In conclusion, we reported an atypical case of polymicrobial mixed aerobe–anaerobe community-acquired meningitis, non-resolving after empiric antibiotic treatment. The infection had two different possible sources: otogenic and/or odontogenic. Severe odontogenic infections with possible multidrug-resistant pathogens, including anaerobes, should be considered in patients with periodontal disorders and poor dental hygiene. Anaerobic culture is not routine practice in CSF culture so some diagnoses could be missed. This condition could lead to the misdiagnosis and mistreatment of anaerobic meningitis and an increased fatality rate. Surgical intervention and the involvement of an interdisciplinary team are often needed for the successful management of this type of patient.

Author Contributions

Conceptualization, C.M.L. and A.V.; methodology, I.M.O. and E.I.-B.; software, I.M.O.; writing—original draft preparation, C.M.L., I.M.O., E.I.-B., I.I.L., M.P., A.N.A., M.M. and F.M.R.; writing—review and editing, A.V., I.E., C.M.L. and L.R.; supervision, C.M.L. All authors have read and agreed to the published version of the manuscript.


This research received no external funding.

Institutional Review Board Statement

The study was conducted in accordance with the Declaration of Helsinki. Ethical review and approval were waived for this study. Upon admission at our Institution, written informed consent for publication of clinical details and/or test results was obtained from the patient. There are no identifying images or other personal or clinical details of the patient that compromise her anonymity in this manuscript.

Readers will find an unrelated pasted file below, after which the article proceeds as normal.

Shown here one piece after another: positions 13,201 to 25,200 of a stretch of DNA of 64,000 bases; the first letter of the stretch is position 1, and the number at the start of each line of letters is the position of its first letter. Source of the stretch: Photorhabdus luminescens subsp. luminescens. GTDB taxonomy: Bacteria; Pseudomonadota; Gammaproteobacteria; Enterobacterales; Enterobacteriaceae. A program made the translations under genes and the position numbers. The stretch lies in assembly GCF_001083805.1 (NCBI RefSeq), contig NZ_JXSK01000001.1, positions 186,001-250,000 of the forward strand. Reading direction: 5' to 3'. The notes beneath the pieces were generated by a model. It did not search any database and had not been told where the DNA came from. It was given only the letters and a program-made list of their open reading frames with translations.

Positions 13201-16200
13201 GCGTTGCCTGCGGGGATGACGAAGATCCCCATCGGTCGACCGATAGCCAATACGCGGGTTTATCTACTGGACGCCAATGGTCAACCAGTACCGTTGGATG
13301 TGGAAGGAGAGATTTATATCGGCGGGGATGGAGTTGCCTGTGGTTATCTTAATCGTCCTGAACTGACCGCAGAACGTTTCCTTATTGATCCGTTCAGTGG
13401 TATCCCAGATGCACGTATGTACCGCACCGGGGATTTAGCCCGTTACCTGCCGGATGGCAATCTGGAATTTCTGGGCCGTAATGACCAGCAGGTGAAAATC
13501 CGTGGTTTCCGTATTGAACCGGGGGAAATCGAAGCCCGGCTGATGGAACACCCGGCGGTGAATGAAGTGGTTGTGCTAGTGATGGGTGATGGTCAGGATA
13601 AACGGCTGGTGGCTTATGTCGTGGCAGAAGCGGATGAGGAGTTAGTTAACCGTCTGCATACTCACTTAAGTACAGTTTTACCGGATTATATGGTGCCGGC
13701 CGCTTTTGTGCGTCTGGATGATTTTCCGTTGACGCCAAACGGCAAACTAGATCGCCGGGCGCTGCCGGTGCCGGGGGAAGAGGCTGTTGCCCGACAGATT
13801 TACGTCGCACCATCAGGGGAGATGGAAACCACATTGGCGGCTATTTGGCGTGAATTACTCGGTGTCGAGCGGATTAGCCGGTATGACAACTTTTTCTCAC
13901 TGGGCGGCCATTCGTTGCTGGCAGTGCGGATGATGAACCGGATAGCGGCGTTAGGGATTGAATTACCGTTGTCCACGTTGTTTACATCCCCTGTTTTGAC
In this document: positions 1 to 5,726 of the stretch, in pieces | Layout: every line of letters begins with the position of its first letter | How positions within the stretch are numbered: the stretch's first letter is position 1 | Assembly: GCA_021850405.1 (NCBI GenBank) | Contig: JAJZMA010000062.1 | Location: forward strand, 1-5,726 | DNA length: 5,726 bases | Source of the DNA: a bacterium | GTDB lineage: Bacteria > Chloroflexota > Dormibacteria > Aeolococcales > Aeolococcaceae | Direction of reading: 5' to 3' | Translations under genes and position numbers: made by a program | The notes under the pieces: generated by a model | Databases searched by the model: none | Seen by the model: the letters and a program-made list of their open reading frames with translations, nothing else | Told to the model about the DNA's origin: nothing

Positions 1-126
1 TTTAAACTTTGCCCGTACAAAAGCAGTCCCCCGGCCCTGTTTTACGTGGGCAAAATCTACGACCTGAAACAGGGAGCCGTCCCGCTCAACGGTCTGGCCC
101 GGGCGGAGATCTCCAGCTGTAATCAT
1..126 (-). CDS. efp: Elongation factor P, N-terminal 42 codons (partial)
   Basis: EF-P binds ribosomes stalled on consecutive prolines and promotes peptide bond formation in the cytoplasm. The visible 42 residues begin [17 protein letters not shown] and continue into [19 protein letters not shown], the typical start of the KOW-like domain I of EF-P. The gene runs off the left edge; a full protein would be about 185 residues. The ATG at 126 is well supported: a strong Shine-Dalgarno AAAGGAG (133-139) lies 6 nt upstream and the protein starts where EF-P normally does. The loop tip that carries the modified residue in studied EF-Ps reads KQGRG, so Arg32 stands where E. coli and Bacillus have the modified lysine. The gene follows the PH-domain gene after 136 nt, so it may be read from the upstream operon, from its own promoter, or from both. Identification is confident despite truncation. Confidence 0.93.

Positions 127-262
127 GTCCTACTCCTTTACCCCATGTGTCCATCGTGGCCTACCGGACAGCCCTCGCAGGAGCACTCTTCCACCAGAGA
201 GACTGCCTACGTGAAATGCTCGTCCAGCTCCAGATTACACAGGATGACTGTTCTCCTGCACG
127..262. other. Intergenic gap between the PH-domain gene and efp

Informed Consent Statement

Written informed consent has been obtained from the patient to publish this paper.

Data Availability Statement

Not applicable.

Conflicts of Interest

The authors declare no conflict of interest.


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Figure 1. Case history timeline. CSF analysis, antibiotic therapy, and surgical procedures (ID—infectious diseases, ENT—ear–nose–throat clinic).
Figure 1. Case history timeline. CSF analysis, antibiotic therapy, and surgical procedures (ID—infectious diseases, ENT—ear–nose–throat clinic).
Medicina 59 01428 g001
Table 1. Bacteria identified and susceptibility results.
Table 1. Bacteria identified and susceptibility results.
CSFStreptococcus anginosus groupPEN, CRO, CTX, MXF, TEC, VA-
Corynebacterium spp.PEN, CLI, RIF, VA, LIN-
Ear drainageProteus mirabilisAMP, AMC, AMS, SXT, CTX, CAZ, GEN-
Enterococcus faecalisAMP i.v-
Abbreviations; AMP, ampicillin; AMX, amoxicillin; AMC, amoxicillin-clavulanate; AMS, ampicillin-sulbactame; CTX, cefotaxime; CAZ, ceftazidime; CRO, ceftriaxone; CXM, cefuroxime; CLI, clindamycin; GEN, gentamicin; IPM, imipenem; MTR, metronidazole; MXF, moxifloxacin; PEN, penicillin; RIF, rifampicin; SXT, sulphamethoxazole/trimethoprim; TEC, teicoplanin; TIC, ticarcillin; TPZ, piperacillin/tazobactam; VA, vancomycin.
Table 2. Case reports of polymicrobial meningitis [1,32,35,38,39,40,41,42,43,44,45,46,47,48].
Table 2. Case reports of polymicrobial meningitis [1,32,35,38,39,40,41,42,43,44,45,46,47,48].
Li et al.,
2022 [1]
F/16 yearsSinusitisCSF: Porphyromonas gingivalis, Prevotella enoeca, Campylobacter rectus, Fusobacterium uncleatum, Actinomyces israelii Ceftriaxone/
Kalay et al.,
2019 [32]
M/16 yearsMastoiditisCSF: Bacteroides fragilis, Bacteroides thetaiotaomicron, Fusobacterium necrophorum, Slackia exiguaMetronidazole/
Mo et al.,
2018 [38]
M/48 years Cerebral infarction